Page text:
Glycol Foaming Behavior in TEG-Water-Natural-Gas Systems at Elevated Pressures

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Glycol foaming is one of the major operational problems in glycol dehydration units. Foaming reduces the contact between the glycol and natural gas, and this reduces the drying of the processed gas. Thus, off-specification gas may result. Glycol-water mixtures may foam when entrained hydrocarbons mix with the glycol. Also impurities such as suspended solids, salts and even  corrosion inhibitors and excessive turbulence can cause glycol to foam. Sometimes antifoams/defoamers are added to stop glycol from foaming but this measure is just temporal and excessive use of the antifoams promote glycol foaming. The knowledge of glycol foaming behavior in TEG-water-natural gas system at elevated pressures is necessary to optimize glycol usage, achieve minimal glycol loss and also maintain the required dew point temperature of the dry gas. Most glycol dehydration units are designed to treat 1 million standard cubic feet (MMSCF) of natural gas using about 0.12 gallon of glycol. If glycol usage exceeds this limit then there is need to arrest the situation to avert further loss of glycol.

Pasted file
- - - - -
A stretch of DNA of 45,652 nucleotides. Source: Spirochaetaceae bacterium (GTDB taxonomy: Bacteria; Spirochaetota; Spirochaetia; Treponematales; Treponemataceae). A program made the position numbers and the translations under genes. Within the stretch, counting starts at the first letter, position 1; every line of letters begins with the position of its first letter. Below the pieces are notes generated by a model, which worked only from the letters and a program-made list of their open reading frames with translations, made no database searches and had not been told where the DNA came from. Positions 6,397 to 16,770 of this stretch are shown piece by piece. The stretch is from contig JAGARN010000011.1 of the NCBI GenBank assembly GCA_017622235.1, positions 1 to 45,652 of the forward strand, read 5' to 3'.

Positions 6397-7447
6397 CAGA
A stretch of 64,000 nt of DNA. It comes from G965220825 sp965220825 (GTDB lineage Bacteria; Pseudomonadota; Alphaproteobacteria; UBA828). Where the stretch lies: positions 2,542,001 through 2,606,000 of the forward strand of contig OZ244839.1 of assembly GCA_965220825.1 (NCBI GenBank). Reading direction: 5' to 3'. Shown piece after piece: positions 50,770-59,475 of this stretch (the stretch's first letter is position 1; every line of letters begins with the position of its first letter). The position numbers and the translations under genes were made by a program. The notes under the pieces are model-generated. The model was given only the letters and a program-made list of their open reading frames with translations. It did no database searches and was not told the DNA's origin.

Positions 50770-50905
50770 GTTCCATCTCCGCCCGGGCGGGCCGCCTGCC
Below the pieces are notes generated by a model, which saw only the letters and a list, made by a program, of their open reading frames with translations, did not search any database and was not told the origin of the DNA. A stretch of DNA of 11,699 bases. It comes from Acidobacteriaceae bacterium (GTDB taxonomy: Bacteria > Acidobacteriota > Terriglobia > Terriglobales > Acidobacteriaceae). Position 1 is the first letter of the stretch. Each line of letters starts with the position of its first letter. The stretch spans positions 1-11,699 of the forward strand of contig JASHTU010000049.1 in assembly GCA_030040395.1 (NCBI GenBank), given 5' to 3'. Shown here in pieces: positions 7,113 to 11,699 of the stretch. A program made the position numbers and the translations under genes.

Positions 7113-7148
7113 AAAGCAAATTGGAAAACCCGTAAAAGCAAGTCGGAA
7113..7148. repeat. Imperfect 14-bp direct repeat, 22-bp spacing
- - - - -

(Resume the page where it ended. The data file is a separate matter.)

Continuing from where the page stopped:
Based on the above introduction, the proposed thesis should include the following:

  1. Overview of glycol dehydration process
  2. Understand the causes and challenges of glycol foaming in glycol dehydration unit
  3. Emphasize  industry best practices to prevent glycol foaming
  4. Perform laboratory experiment on glycol foaming behavior in TEG-water-natural gas system
  5. Quantify glycol loss in TEG-water and in TEG-water-natural gas systems at process conditions
  6. Analyze the experimental results and highlight key information as it concerns glycol dehydration process


  • Haque E., Xu Q., Palanki S. (2019). Glycol loss minimization for natural gas dehydration plant under upset conditions. Industrial & engineering chemistry research, 58 (5).
  • Ibeh S.U., Chibueze S.E., Obah B., (2017). “An Investigation of Dehydration Inefficiencies and Associated Design Challenges in a Gas Dehydration Unit-A Case Study of X-Gas Plant”. Journal of Advances in Petroleum Exploration and Development, ISSN 1925-5438, Vol 14, No1 pp 47-54.
  • Maini B.B., and Ma V. (1986). Laboratory evaluation of foaming agents for high temperature applications –I. Measurements of foam stability at elevated temperatures and pressures. Journal of Canadian Petroleum Technology. Pg. 65-69.


Stanley Ibeh